Traffic, trails, camping, LEAD, and more @ HPAC

Also meeting this week for the first time since October: HPAC (which now encompasses Highland Park, Riverview, and South Delridge). For one, the group voted on a new logo, created by Dina Lydia of Digital Genie:


Other topics:

DISCUSSION WITH POLICE: Southwest Precinct operations commander Lt. Steve Strand was there, and encampment-related issues were a big topic, as was traffic.

The Navigation Team went out to an area around 5th and Kenyon as there were reports on an encampment. He said they couldn’t find any proof the area was actively occupied, but there was a lot of trash that needed to be picked up. The city has removed some of it, but the rest will have to wait until the ground dries out. Lt. Strand also said the Navigation Team had visited Myers Way to investigate reports of new unauthorized campers, but only found a few people. Like 5th and Kenyon, some trash removal is needed and will be tackled when the weather dries out and warms up. One new issue he mentioned – vehicle camping has been transitioning from RVs to vans. The latter are harder to cite/move under city ordinances.

A big (and persistent) HPAC concern – traffic, especially people speeding down side streets once the traffic on Holden gets slow. Most of the board’s feedback was that they’ve been looking for side-street enforcement and would like to hear more about that.

HPAC chair Gunner Scott asked how crime hot spots are handled. What are the mechanics involved and who should they speak to? The precinct? District 1 City Councilmember Lisa Herbold? Mayor’s office? Lt. Strand suggested they talk to all of the above.

Also touched on: The Seattle Public Safety Survey. This year’s results aren’t in yet but HPAC is hoping fo extra attention when crime trends spike, like shots-fired incidents.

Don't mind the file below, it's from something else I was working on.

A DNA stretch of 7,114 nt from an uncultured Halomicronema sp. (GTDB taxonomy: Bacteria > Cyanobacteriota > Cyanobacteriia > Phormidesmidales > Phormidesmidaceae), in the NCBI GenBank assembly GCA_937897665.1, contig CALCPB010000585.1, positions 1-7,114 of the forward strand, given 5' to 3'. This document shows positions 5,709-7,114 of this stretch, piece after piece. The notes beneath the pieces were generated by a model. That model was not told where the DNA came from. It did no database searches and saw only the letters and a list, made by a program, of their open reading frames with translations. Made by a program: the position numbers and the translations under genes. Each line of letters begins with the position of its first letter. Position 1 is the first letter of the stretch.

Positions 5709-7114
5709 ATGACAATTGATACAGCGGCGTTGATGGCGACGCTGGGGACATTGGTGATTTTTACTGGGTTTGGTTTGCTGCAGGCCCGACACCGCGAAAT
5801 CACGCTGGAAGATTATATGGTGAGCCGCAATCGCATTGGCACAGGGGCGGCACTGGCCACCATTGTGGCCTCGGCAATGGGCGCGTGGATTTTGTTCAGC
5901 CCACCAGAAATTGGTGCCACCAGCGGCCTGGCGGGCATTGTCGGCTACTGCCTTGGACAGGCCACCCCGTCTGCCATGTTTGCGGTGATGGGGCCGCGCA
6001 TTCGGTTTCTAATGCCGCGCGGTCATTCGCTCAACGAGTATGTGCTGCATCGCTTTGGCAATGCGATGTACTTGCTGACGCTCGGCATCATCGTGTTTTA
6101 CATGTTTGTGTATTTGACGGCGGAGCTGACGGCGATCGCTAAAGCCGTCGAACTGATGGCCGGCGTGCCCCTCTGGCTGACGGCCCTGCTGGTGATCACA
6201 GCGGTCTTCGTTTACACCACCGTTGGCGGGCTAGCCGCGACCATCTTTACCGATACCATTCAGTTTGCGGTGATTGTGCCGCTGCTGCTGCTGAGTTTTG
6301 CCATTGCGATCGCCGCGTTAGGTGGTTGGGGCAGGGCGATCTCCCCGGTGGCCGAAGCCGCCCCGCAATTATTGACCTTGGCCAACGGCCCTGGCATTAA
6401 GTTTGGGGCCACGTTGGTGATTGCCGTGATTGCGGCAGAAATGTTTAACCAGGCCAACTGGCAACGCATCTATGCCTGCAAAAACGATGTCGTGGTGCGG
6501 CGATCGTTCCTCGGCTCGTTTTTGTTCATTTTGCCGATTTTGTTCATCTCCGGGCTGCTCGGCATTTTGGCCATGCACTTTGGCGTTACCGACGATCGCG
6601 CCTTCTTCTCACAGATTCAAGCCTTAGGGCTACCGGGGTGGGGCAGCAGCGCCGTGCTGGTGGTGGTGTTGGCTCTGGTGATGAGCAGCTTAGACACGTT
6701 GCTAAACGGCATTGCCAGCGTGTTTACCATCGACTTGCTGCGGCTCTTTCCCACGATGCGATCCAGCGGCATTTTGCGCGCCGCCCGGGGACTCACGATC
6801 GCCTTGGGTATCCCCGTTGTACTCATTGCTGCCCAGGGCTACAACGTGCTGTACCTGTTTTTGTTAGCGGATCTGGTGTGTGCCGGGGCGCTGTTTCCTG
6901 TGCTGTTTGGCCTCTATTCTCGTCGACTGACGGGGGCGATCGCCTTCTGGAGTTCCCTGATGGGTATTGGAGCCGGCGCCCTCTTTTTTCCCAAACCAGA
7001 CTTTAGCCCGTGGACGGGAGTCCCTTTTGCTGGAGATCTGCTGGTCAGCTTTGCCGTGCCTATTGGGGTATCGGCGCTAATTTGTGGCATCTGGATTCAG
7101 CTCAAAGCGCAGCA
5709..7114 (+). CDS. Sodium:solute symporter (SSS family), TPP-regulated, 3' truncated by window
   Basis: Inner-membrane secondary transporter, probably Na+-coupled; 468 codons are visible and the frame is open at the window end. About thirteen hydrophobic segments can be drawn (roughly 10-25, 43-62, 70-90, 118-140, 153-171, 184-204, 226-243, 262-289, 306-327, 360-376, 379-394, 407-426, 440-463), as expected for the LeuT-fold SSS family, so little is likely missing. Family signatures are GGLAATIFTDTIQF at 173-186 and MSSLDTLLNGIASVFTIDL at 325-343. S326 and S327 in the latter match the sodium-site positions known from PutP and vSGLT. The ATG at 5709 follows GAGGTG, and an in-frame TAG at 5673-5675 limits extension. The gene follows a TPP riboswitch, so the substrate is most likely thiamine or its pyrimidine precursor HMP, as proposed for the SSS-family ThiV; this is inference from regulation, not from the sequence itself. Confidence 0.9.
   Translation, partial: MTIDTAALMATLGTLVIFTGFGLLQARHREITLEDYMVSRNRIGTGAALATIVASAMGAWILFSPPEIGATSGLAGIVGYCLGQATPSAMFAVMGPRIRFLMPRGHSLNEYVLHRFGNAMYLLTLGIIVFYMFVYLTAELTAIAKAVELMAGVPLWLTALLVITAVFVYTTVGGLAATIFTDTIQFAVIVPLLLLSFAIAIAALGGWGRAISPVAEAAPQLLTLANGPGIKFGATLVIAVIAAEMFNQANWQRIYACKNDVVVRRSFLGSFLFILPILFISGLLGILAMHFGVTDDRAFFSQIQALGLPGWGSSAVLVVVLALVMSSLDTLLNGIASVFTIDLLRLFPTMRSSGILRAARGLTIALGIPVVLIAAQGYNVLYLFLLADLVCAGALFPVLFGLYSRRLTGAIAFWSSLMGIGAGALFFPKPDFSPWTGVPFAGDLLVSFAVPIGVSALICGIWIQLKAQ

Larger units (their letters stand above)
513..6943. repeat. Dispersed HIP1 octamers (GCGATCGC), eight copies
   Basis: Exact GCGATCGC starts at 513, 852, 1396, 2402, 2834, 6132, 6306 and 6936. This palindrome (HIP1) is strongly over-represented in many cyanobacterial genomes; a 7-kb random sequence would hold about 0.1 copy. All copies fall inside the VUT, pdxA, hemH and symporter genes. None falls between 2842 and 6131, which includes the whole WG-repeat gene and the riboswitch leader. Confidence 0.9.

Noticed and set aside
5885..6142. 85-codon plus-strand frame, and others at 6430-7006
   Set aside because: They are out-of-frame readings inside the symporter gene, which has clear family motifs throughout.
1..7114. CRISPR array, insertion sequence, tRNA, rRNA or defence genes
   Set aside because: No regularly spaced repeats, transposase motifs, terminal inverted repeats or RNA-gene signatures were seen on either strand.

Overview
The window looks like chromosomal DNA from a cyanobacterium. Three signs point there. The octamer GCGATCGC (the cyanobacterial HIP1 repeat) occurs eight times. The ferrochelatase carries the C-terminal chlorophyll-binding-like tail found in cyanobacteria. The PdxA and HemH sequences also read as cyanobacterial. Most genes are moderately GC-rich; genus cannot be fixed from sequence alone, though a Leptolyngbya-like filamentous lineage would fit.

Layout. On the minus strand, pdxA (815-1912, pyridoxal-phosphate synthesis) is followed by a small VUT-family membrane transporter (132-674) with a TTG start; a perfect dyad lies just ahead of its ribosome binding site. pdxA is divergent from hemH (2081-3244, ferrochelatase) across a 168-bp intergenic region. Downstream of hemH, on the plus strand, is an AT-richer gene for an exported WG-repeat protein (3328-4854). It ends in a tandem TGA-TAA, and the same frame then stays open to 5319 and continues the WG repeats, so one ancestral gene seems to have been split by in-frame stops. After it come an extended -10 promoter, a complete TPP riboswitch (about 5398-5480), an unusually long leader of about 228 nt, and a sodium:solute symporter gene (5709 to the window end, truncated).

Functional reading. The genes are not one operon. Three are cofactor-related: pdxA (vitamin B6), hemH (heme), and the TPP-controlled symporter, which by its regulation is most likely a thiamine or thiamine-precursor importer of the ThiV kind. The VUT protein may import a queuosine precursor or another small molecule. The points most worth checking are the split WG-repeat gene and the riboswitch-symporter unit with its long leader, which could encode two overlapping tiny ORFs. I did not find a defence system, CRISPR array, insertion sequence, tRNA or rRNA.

LEAD: HPAC talked about the report that Mayor Durkan has delayed release of budgeted money that is expected to help Law Enforcement Assisted Diversion expand into this area. (Independent journalist Erica C. Barnett broke the story two weeks ago.) HPAC is signing onto a letter asking the mayor to reconsider so that the program can be brought to the south end of the
city sooner rather than later. We asked Councilmember Herbold, who now chairs the Public Safety Committee, about the situation, and here’s what she told us:

I’ve had two meetings with the Mayor and Senior Deputy Mayor Fong and I’m working to make sure that the Executive’s questions about program ramp up get answered. The City Budget Director wrote to Council: “Needing time to work out those details both internally and with external parties does not equate to the funding being at risk or there being intentional delays to getting this funding out the door.”

It’s not, in my experience, unusual for HSD contracts for services expanded by Council in the budget process to not be signed in mid-January. If February rolls around and we’re no closer, then I might have some concerns. The Mayor told me that she has no intention to undermine the Council’s budget authority. I’m going to take her at her word and look forward to the expansion of LEAD to the Southwest Precinct, just like the Council intended!

TRAILS: Discussion of the West Duwamish Greenbelt included a note that the gate on the southeast end of the South Seattle College campus is locked on nights and weekends, after concerns raised by a theft. Craig Rankin hopes the community can meet with the college to get that changed to improve walking access in the area. Meantime, Seattle Parks is revisiting the case of the “mystery fence” that turned up at Riverview.

MOVIE: At the meeting venue – Highland Park Improvement Club – you’re invited to a screening of “Promised Land,” about the Duwamish Tribe’s fight for recognition, tomorrow (Friday) night at 7. (Here’s our calendar listing.)

NEXT MEETING: HPAC meets fourth Wednesdays, 7 pm, at HPIC (1116 SW Holden).

2 Replies to "Traffic, trails, camping, LEAD, and more @ HPAC"

  • flimflam January 23, 2020 (6:35 pm)

    the Navigation Team had visited Myers Way to investigate reports of new unauthorized campers, but only found a few people”so it doesn’t count/matter then?

  • Question Authority January 23, 2020 (8:11 pm)

    The LEAD endeavor has not been the most efficient, effective or successful use of City money, they brought this review on easily themselves.  Just reading of the daily criminal incidents in the City,  and the recidivism rate of LEAD participants is excellent cause for being questioned and doubted.

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